What I do know is that it's wrong for these decisions to be made by federal judges. —Sen. Mike Lee
SALT LAKE CITY — Sen. Mike Lee says he doesn't know if same-sex marriage will become legal across the country, unlike Utah's senior senator who sees it as inevitable.
"What I do know is that it's wrong for these decisions to be made by federal judges," the first-term Republican said Thursday.
Lee also compared the federal government to Godzilla when it comes to religious freedom during an interview on KSL NewsRadio's "The Doug Wright Show." As government grows, he said, those rights become more endangered.
"Sometimes government steps on religious liberty, perhaps inadvertently, but it does so just because government's big," he said.
On Wednesday, seven-term GOP Sen. Orrin Hatch said anyone who doesn't believe gay marriage will become the law of the land hasn't been watching what's going.
"The trend right now in the courts is to permit gay marriage, and anybody who doesn't admit that just isn’t living in the real world," Hatch said. "I don't think that's the right way to go. But on the other hand, I do accept whatever the courts say."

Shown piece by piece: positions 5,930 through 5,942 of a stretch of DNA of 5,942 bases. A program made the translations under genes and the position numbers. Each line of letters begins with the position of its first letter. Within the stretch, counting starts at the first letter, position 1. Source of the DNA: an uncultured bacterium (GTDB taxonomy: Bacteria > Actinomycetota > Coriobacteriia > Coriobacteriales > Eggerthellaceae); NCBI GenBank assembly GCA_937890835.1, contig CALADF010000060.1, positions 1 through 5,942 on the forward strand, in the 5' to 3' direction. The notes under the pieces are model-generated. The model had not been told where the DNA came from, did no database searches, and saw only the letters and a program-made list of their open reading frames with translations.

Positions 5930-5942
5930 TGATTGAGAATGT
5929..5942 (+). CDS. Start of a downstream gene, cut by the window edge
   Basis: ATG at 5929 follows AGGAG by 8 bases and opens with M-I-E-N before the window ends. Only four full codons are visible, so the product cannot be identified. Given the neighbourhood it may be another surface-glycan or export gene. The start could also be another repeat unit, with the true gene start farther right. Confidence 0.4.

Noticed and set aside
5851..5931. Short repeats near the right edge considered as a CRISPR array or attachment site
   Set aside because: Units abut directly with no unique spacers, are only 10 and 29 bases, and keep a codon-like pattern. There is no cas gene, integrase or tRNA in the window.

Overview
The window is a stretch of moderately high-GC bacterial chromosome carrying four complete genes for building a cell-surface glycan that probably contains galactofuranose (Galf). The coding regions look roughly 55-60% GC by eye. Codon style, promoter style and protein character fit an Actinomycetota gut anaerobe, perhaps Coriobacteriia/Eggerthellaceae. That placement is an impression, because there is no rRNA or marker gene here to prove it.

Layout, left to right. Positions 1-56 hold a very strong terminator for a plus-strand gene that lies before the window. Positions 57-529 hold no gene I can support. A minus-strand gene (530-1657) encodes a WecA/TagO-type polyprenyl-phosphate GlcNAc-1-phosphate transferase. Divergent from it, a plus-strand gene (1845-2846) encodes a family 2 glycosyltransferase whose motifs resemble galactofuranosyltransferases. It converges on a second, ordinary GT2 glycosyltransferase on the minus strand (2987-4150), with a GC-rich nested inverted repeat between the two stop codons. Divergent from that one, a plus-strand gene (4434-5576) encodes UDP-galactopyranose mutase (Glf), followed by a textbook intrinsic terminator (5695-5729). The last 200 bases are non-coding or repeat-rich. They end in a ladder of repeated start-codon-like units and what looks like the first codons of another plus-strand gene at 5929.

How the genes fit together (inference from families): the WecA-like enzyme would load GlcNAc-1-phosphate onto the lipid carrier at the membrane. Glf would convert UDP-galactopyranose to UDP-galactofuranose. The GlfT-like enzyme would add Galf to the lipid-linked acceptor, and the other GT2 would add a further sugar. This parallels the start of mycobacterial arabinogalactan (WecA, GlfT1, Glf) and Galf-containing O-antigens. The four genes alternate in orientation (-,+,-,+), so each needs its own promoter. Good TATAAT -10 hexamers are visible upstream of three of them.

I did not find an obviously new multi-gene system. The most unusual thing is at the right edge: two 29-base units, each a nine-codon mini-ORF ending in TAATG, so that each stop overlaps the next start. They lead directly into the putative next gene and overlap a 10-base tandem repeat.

Lee said the decision should rest with states, not courts, because nothing in the Constitution prohibits states from recognizing marriage as an institution between a man and a woman.
"That’s where those decisions need to be made. They shouldn't be thrust upon the states by federal judges who aren't elected. They're not accountable to anyone who is elected," he said.
Utah's appeal of U.S. District Judge Robert J. Shelby's decision overturning the state's ban on same-sex marriage rests with the 10th Circuit Court of Appeals, which could rule any day.
"We will be ready to analyze whatever decision comes down from the 10th Circuit," Utah Attorney General Sean Reyes said earlier this week.
In a separate case, the state hasn't decided whether to appeal U.S. District Judge Dale Kimball's ruling last week forcing recognition of gay and lesbian marriages performed in Utah during the brief time it was legal. Kimball stayed his decision for 21 days.
"I think the judge was wise in giving us time to assess that. We haven't made any decisions yet. We're looking at all of our options," Reyes said.
Regardless of the outcome in Utah, the same-sex marriage question will likely reach the U.S. Supreme Court. The Utah case could be one that the high court takes up.
Lee predicts eight of the justices will be split with Justice Anthony Kennedy being the swing vote.
"I'm not sure which way it will go," he said. "It could go either way."
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